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Lethbridge Herald Newspaper Archives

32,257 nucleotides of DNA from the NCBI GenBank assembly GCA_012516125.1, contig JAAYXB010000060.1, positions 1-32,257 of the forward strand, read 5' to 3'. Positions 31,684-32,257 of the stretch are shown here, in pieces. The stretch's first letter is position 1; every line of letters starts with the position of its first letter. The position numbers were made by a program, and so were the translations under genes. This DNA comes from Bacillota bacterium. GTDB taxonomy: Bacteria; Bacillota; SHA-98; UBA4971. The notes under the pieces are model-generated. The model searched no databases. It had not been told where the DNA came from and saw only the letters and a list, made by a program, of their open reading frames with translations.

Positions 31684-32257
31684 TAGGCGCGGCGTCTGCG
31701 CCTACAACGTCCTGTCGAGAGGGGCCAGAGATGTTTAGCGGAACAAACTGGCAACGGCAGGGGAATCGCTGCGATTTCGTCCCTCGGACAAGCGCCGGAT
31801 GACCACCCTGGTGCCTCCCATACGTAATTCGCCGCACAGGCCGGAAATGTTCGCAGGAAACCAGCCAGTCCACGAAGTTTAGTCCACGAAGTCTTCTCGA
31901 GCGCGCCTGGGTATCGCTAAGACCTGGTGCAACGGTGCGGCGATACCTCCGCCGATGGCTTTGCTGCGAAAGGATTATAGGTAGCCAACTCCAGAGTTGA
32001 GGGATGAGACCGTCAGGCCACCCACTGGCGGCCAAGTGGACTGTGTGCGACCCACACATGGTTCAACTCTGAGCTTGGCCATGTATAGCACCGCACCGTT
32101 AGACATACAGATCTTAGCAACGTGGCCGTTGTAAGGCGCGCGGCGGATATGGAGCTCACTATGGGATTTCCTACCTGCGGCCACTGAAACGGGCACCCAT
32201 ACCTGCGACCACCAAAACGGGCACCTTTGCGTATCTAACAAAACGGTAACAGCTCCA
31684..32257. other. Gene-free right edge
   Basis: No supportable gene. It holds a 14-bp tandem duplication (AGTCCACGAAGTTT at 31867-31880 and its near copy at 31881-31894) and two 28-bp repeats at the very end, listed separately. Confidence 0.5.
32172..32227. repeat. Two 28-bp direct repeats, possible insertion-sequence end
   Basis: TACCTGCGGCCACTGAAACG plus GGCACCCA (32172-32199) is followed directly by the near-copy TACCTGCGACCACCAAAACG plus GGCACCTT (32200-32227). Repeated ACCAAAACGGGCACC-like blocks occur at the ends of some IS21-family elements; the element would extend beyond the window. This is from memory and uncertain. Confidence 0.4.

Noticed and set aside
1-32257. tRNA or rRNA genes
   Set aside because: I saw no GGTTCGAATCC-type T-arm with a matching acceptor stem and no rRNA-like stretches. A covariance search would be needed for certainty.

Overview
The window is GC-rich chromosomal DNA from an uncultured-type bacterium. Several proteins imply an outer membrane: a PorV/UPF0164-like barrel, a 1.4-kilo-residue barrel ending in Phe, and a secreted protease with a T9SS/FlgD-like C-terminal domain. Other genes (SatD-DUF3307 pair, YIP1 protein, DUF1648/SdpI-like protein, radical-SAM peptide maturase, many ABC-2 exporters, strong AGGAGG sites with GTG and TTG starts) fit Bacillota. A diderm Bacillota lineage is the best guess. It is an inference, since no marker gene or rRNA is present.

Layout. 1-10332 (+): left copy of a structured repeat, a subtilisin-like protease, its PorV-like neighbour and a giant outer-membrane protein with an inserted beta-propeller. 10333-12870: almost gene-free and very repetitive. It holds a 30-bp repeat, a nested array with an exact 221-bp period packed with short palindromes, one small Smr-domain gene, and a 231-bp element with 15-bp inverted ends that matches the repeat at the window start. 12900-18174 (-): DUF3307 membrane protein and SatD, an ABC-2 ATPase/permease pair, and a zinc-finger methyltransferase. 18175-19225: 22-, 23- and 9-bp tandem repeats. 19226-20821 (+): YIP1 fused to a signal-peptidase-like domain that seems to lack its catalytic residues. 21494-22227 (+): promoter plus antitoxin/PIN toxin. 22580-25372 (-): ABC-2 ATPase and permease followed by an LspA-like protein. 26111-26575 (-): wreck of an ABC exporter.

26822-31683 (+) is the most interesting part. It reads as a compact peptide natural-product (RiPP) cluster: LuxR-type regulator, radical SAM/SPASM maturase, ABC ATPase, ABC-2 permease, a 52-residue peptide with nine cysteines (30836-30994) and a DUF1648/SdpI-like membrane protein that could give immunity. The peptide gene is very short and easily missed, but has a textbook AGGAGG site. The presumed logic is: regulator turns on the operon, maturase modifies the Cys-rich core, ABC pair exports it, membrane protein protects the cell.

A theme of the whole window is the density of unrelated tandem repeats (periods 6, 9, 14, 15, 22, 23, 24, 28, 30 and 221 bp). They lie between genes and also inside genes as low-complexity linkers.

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Lethbridge Daily Herald, The (Newspaper) - August 22, 1911, Lethbridge, Alberta ge Daily Herald AKa.. Tuesday, August Number 212. GREATEST FAI LETHBRIDGE HISTORY OPENS NO MINES ARE WORKING IF Strikers Remain Solid anc Dp Not Expect Mines to Open Up to tho tinifi of going to ureas n new developments have arhien in1 tli inlncrs' strike situation. No furtlie. have been made t.o open up Gall Collieries and today only the pump men nnd a very few day-wage anon nro working Xo cutting Is be- ing done in the mine, and the miners umicipate no further Jleet- incs are being held every day In the iniuorB' hall, North Lethbridge, and the men are 'being kept thoroughly posted on the'situation. As was ox- no occasion has arisen causing need of pickets and everything iy quiet iiboiu the mines. It wns announced by the manage- ment of the Royal Collieries laat that an attempt would be made to open the mines there this week, and it was expected that about 25 of the union men would resume work as noon as mines.." opened. The offi- cials of the union at Royal City are emphatic in their denial that any of the union miners have gone back to and BO far can bo learned the Royal Collieries ire still idle. I fc reported. however, that the man Bgement of that mine. have endeavor ed to force the miners to go back to cutting off their water sup ply. -They have also been order-ad to vacate their cabins, and It Is quite probable that they will move take lip their abode for the time being In tents. City about .the some condition of-affairs prevails; the miners being solid In their assertion that they will" not re- sume work under existing conditions. It Is rumored that further attempts he made to bring In strike break- era, but the union officials themselves the rumor, an it is not be- lieved that strike breakers would go even if they were brought J'l. It IB believed in the camps of the unions today that tta situation has settled down' for some time, and an- other .period of waiting will ensue feefore any active measures are taken tn got coal moving. And ail the time tli-a coal situation in the western pro- vinces it getting more acute. The (mmome harvest Is being ciit, and a few weeks the railroads will be busy moving the grain, so that if the mines were to open up it would found an impossibility to get a ccal supply distributed to all points lor winter consumption. What the result would foe would be hard to EXCELLENT DISPLAY AT SIXTEENTH ANNUAL MIR IDGE SllETY G. M. HATCH Honorary President and Prominent Promoter of the and. District Agricultural Society WAS SIR JOHN IHOMKON-A TRA1TO? Judging in Building Has Commenced Prominent Expert Live Stock Judges Start Tomorrow Opening by Hon. Duncan iMarshall Minister of Agriculture When parliament was dissolved in Sill, Sir John Thompson, Minister of istice in Sir John .Mncdb'mild's gov- issued this address to electors of Antlgonish: With Old Sol showing his face he nignly, and with an enthusiastic spl among exhibitors and spectators alike the sixteenth annual exhibition of the Lothhridge Agricultural Society open- ed this morning und-er the most favor- able auspices. Entrie-s have been com- ing in right up to the last minute, every foot of available space is talien. Artistic is the word to express the appearance of the exhibits in til j magnificent main hall. A Spirit of Originality seems to have taken hold of the ex nibitors and the ensembl-a pre-sents an appearance in keeping with the beauty of the building. As might be expected the first day of the great fair Is being taken up getting all exhibits properly ar ranged in preparation for the judges. Judging began this afternoon In the "At the election which will tnk-a main hall, but all stock judging will place on the. 5th day of March, I will be held over till tomorrow. be V candidate for re-election as member of the House of Commons for of Antigontah. "The of which I am a member, It, appealing to the country with a policyjvhlch we believe will be heartily endorsed'by a great majority of the electors. We have made to the government :of the Unitad States, through the government of Great Britain, proposals for-reciprocity in trade, which we have good reason to believe will result in an arrangement The Judges One feature this year is the jndt ins. Tile directors, avoiding the mis- tuKcs of previous years, endeavored to secure, judges, who we're-pceialists in their respective lilies, and wilhout doubt their efforts have been -success- McLeay ant Ladies' Miss Tllney. Domestic J. A. Sll ver. District Exhibits A feature of the fair whicli is of par tlcular importance in view of the International Dry Farming Congress for Lethbridge in 1912 is the District Agricultural 'Exhibits. Four districts are represented, as follows Cowley Uannangay, Raymond and Six Mile L'ouleo. Their exhibits are artlstlcal- jly arranged and the wide number of Ul.irerent products is a good lesson i on the possibilities of Southern Alberta. Professor Bulfum will act as judge in this department. C.. j.-.ECKSTORM Individual Exhibits President of the Lethbndgr and A new department-in the agrlcul- tnct Agricultural jtural line has been.created thlu year in the form of Individual Farmers' Uxnlbits. Professor Buffum will also A Great .Hustler .orth special efforts to make the fen- -ure a success. The same judges judge the classes at the evening.horse: show. .Cattle act as judge of these exhibits wbicli have 'been made by J. B. Rlrle of Jin grath, Sirs. Bsser, a lady farmer of .wagrath, p. Carter of Magrath, W. H. Harvey of Klpp, and Arthur' Perry of Cardston.. In view of the fact that It ha; Horses always been considered n mistake to leave the judging of'all classes of horses to one man, and to by which the markets of the United jseeure the utmost satisfaction to the States will be rsopencd to the pro-[ exhibitors, throe competent Large entiles have been made ia "rst tirae Ulis competition lias.been put.on the directors are watching the result with much satis- faction, i Taking everything Into considera- tion the fnir is running'very smooth- ly so far, and. by tomorrow, which is ducts 'which our people desire most to send there. "A fair measure of reciprocity is what we desire, and we have no doubt hat that can be obtained without un- due sacrifices. "1 respectfully aak your support and 'o'tes, and I pledge myself to serve he best interests of the country if I ihonld honored with a renewal of he confidence which wrts reposed in me at the last elections, and for vhlch r shall be'forever grateful. I emain, gentlemen, .your obedient ser- vant, 'MOWN D. "Antigonish, 24, 1S91." Will some ingenious Conservative lease explain why measure forecast, ibut there is not the least ot reciprocity." which'was so desir-